Gray Pastoral: Critical Engagements with Idyllic Nature in Contemporary Photography from China
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In both public and academic arenas, we often encounter the notion that a defining trait of China’s culture, stemming from its philosophical, literary, artistic, and even folk traditions, is a particular empathy with “nature.” Ranging from popular culture and the mass media to political and scholarly practice, a reified view of Chinese culture emerges for which some sources of China’s intellectual traditions (Daoism, Confucianism) would have had defined a “Chinese model of the world.” In the influential yet contested perspective of Tu Weiming, for example, such a model is defined by the elements of wholeness, dynamism, and continuity as they pervade the relationship of mankind with nature (Tu 2004).
Similar views are found in contemporary ecocriticism, which (as it gradually carves for itself a significant position in the humanities since the initial proposals of Lawrence Buell, Cheryll Glotfelty, and Laurence Coupe, in the late 1980s) has encountered fertile ground in China. In some of the works in this field, philosophical and literary notions such as the “unity of Heaven and humanity” (tianren heyi) and the “spiritual correspondence between Heaven and humanity” (tianren ganying) or legendary tales, such as the story of the Peach Blossom Valley, are cited as cultural antecedents for the present concerns of Chinese ecocriticism. Daoist masters such as Zhuang Zi and poets, among them Tao Yuanming (365–427) and Hanshan (618–907), who celebrated a relationship with nature based on humility, harmony, and unity (Slovic 2012) and were subsequently canonized, are called on in Chinese ecocritical theory and practice as sources of a culturally marked bias toward integration with nature, often opposed to a “Western” attitude regarding nature (framed variously as Judeo-Christian, Cartesian, scientificist, and so on) characterized by anthropocentrism, utilitarianism, and positivism.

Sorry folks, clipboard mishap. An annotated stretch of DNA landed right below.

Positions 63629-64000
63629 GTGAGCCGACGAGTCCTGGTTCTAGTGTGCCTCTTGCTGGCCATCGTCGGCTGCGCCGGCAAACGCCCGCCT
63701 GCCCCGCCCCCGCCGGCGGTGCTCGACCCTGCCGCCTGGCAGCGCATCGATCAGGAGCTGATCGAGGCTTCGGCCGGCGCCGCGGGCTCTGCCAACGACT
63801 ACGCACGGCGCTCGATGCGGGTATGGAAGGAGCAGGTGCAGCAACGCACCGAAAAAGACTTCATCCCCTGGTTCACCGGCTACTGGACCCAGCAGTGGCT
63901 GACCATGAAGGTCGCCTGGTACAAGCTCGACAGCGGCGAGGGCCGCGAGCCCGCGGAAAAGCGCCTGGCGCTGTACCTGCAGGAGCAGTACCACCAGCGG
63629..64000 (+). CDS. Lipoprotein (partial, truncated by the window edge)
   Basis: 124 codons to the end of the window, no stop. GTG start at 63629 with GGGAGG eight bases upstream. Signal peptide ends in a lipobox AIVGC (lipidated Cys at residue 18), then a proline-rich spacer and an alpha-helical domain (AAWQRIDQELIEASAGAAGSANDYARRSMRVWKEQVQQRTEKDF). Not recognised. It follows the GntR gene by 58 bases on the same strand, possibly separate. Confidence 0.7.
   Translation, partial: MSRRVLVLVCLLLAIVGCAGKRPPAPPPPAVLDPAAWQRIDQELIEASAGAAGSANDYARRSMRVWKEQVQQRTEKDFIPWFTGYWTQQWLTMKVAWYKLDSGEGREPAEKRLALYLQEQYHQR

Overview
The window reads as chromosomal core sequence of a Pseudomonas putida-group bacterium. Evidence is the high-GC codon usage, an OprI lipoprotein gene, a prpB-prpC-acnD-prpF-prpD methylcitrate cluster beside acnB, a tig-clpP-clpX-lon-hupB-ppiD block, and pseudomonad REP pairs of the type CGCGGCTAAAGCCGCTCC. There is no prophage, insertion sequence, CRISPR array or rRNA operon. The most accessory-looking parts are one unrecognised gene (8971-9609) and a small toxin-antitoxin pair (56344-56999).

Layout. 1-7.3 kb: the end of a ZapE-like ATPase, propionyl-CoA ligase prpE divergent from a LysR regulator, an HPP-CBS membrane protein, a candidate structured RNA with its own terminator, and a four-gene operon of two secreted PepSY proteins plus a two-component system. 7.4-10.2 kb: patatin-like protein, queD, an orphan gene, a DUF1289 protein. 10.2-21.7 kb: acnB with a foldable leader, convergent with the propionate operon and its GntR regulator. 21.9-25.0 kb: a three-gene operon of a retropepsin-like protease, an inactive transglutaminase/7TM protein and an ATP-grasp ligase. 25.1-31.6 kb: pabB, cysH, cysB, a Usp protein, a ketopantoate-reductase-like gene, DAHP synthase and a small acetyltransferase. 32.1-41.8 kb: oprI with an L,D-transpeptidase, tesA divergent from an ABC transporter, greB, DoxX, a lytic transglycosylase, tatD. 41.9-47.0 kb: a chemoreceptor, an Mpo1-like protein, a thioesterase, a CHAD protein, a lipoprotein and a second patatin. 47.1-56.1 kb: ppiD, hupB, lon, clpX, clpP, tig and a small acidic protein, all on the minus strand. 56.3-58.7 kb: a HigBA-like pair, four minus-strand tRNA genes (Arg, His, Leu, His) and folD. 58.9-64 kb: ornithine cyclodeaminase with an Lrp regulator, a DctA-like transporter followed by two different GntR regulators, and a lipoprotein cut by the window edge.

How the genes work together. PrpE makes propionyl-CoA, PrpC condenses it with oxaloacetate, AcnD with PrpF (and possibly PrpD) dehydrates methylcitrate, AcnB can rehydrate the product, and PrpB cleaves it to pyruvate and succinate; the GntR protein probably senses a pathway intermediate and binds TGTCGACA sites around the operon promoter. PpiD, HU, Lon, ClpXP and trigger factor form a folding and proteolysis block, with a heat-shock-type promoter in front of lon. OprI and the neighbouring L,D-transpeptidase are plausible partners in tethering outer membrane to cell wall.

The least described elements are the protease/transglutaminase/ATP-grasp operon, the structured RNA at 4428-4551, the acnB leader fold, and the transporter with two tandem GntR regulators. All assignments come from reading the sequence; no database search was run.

Adding to the culturalism these visions foreground, certain academics point to the stark contrast between the principles allegedly regulating this learned, avant la lettre “green” tradition and the actual attitude toward nature across China’s history. A number of scholars have also noted that, extending beyond the impulse of modernization and revolutionary zeal (Shapiro 2001), the contemporary aggressive exploitation of the environment — massive deforestation, for instance, and pollution — is part of a centuries-long, radical intervention in the natural environment.
For example, in The Retreat of the Elephants: An Environmental History of China, Mark Elvin concludes that “[b]y late imperial times there was little that could be called ‘natural’ left untouched by this process of exploitation and adaptation” (Elvin 2006, 323). Rhoads Murphey posits that “despite the professed values of the literate elite, people have altered or destroyed the Asian environment for longer and on a greater scale than anywhere else in the world, even in the twentieth-century West” (Murphey 2000, 36). And within the context of ecocriticism, Karen Thornber (2012) cites the sense of paradox between an alleged cultural empathy for nature and the destructive exploitation of the natural resources to illustrate what she terms “ecoambiguities.”